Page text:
Is Greed Still Good? Long Wharf’s “Other People’s Money” Explores Corporate Raiders

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Jordon Lage and Liv Rooth. Photo by T. Charles Erickson

By Karen Isaacs

 Other People’s Money by Jerry Sterner now at Long Wharf Theatre through December 18, is a play that has always been schizophrenic. Does it want to be a romantic comedy with a bit of cynicism thrown in OR does it want to be a hard-hitting play about our current economic/business environment?

It tries to have it all, but doesn’t quite succeed, not even in this excellent production directed by Marc Bruni.The play was written in the late 1980s and had its first major production at Hartford Stage, later it had a successful run off-Broadway and was made into a film.

Other People’s Money is about corporate raiders, small town values and the economic costs to our country of greed. When it was written by Sterner (who was in finance/Wall Street), theater and film goers were seeing Wall Street where George Gecko proclaimed the virtue of greed, David Mamet’s Glengarry Glen Ross showed the cut-throat world of the boiler room salesman, and people were reading Tom Wolfe’s novel, Bonfires of the Vanities.

The play is about a wire and cable factory in a small Rhode Island town. The family run business – led by Jorgey as its chairman – has been in business for years serving as the leader of the local economy. Times have been tough yet the company has hung on though not really making money.  One day, the president of the company, Coles, notes that the stock has had unusually high trading volumes and the price is climbing. He is instantly suspicious though Jorgey just thinks it is because people are recognizing its value.

Soon the corporate raider/takeover specialist, Garfinkle is arriving to point out that the company’s assets and subsidiary businesses are worth millions. As weeks go by Garfinkle continues to buy up stock and soon owns a substantial percentage.

Coles and the audience soon realize what Garfinkle’s plan will be: gain enough stock to convince others to cede control to him; he will sell off assets, possibly keep the profitable parts and shut down the plant.

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Karen Ziemba, Edward James Hyland, Jordan Lage. Photo by T. Charles Erickson

But Jorgey is an old-fashioned business man, a pillar in the community, who cannot recognize what is happening. When he finally listens to advice, he will not do what needs to be done to protect his company and workers.

His longtime assistant, Bea (who is also the love of his life though they both were married to others) convinces her daughter, Kate to help out. She’s a high powered lawyer who works in merger and acquisitions. Battling Garfinkle is something she jumps at but is frustrated by Jorgey’s reluctance to take action.

Lots of corporate financial terms get bounced around – golden parachutes, poison pills and more. Also there is a lot of sexual talk. Garfinkle’s conversation is crass and vulgar to the extreme and Kate isn’t above using her looks and the same in return.

Yes, a plan is developed to try to save the company but I won’t spoil the ending.

Bruni has directed a fine cast. The play is narrated in part by the company president Coles played by Steve Routman. Should we be shocked that some point he is willing to sell out in order to look after his own goals?  In fact, most of the characters are less than heroic, with the possible exception of Bea, Kate’s mother and Jorgey’s assistant who will do whatever she can for the man she loves.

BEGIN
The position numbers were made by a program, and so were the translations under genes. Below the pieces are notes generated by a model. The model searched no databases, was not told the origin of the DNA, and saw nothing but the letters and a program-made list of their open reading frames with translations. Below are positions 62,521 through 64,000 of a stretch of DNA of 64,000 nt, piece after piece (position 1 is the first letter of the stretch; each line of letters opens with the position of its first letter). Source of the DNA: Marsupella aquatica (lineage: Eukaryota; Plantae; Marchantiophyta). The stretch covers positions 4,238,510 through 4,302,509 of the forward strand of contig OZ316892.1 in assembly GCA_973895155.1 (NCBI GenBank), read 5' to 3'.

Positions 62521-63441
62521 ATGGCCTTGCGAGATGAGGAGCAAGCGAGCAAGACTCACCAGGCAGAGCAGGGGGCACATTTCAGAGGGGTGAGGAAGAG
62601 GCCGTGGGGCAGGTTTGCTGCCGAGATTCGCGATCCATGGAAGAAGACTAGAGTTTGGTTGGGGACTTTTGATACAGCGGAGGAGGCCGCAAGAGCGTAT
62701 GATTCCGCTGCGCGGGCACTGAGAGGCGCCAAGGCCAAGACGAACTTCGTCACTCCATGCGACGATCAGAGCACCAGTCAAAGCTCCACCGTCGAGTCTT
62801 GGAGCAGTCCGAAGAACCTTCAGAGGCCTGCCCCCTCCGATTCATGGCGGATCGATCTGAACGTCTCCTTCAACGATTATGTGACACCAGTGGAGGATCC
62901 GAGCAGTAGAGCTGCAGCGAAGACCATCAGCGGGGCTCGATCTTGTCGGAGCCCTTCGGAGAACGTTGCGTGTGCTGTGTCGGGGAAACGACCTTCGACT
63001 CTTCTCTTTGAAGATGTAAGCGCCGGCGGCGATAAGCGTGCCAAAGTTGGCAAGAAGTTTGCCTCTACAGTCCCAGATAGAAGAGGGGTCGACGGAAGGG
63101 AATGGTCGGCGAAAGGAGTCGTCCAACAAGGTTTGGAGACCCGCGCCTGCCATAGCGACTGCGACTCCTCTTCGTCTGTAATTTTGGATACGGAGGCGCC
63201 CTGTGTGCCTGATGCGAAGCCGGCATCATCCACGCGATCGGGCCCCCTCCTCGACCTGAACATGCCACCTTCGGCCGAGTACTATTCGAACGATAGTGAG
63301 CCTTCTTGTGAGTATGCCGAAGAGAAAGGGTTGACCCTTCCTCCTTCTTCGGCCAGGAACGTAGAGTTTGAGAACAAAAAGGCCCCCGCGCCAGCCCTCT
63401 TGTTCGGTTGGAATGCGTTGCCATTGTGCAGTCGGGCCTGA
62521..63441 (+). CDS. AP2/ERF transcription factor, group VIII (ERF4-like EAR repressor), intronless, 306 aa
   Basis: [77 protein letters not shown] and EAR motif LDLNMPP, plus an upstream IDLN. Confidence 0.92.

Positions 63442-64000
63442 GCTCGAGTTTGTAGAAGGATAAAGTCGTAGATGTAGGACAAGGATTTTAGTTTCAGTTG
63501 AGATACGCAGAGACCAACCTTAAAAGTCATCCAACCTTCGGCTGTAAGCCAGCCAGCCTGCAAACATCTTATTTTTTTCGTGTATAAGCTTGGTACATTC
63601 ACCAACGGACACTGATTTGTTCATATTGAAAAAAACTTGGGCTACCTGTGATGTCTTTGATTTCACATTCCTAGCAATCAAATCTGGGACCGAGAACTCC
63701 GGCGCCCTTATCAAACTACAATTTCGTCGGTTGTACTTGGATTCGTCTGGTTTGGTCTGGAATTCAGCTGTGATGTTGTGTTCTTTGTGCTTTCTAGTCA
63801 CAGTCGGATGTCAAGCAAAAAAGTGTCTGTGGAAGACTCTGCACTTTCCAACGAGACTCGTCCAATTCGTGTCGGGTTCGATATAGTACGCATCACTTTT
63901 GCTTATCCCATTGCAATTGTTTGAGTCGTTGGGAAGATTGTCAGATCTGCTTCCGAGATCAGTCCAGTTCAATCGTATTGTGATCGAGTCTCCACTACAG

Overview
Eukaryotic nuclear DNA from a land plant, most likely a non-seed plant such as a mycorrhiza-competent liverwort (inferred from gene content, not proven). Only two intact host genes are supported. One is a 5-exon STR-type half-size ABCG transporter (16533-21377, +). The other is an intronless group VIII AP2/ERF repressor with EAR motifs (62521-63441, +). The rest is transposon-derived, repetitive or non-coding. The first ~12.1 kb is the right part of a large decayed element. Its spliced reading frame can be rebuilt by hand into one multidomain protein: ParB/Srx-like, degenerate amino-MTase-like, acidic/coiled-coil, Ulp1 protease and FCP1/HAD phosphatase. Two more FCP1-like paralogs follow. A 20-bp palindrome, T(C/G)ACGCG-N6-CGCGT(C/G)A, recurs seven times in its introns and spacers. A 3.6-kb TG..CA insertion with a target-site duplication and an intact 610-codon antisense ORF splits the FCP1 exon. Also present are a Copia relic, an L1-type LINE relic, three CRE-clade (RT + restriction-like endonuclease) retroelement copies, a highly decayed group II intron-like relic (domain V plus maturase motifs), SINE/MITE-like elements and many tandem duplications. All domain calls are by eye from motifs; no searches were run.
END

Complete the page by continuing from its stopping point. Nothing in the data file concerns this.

But while Kate tries to save the company, she too has one eye on the prize of what defeating Garfinkle would do for her career. Even Jorgey is not a totally heroic figure; his unwillingness to understand the current economic/corporate world leads to his problems.

Lee Savage has created a fine two-tiered set with Garfinkle’s shiny modern office in the back and the more homespun factory office in front. Even the paint is peeling. Anita Yavich has also delineated the differences between these two worlds in the costumes for Kate and Garfinkle – NYC polished but provocative—and Coles, Bea and Jorgey – more middle class conservative.

The cast is fine. Steve Routman’s Coles seems all professional and honest yet we early are on are shown his self-interest;  at least initially you feel sympathetic for him. Edwards James Hyland gives us a Jorgey (everyone calls him that though his name is Jorgenson) is the downhome business man straight out of a Sinclair Lewis novel. He’s stubborn, honest and has bought him to the conventional values.  Karen Ziemba’s Bea is the motherly type. Her scenes with Kate have a harder edge and you really want to know more of the backstory between Bea, her husband and Jorgey.

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Steve  Routman. Photo by T. Charles Erickson

Liv Rooth gives us a Kate who is ambitious and realistic. She is the stereotyped Wall Street lawyer. Rooth’s Kate seems to enjoy the game with Garfinkle, but accepts the outcome too earily.

As Garfinkle, Jordan Lage is all greed and testosterone. He truly could be called “the snake.”

The problem with Other People’s Money isn’t the cast or the directing; it is that you leave the theater not depressed that nothing has changed but feeling slightly dirty from the humor and the ideas.

Other People’s Money is at Long Wharf Theatre through Dec. 18. For tickets, contact Long Wharf

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Jordan Lagee, Edward James Hyland, Steve Routman. Photo by T. Charles Erickson.

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